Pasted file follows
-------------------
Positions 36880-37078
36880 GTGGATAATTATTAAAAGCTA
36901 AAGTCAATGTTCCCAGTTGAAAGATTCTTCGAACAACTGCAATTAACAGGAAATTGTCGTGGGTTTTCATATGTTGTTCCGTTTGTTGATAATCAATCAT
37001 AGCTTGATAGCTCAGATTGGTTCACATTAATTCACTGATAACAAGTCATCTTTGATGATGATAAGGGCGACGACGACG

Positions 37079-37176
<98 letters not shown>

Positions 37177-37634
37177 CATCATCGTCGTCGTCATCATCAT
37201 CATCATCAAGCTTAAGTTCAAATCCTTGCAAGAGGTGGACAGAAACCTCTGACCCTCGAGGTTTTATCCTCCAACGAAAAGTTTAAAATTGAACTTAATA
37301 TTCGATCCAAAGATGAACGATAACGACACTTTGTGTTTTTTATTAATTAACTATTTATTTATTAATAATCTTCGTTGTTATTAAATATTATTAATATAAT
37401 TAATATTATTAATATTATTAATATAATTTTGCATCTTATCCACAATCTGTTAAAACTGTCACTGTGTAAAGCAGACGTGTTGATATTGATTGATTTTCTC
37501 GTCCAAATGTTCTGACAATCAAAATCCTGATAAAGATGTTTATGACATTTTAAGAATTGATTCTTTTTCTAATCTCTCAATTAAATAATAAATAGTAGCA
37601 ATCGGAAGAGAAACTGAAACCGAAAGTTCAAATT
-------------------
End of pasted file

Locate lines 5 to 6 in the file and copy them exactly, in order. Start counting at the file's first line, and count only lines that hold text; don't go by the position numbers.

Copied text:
Positions 37079-37176
<98 letters not shown>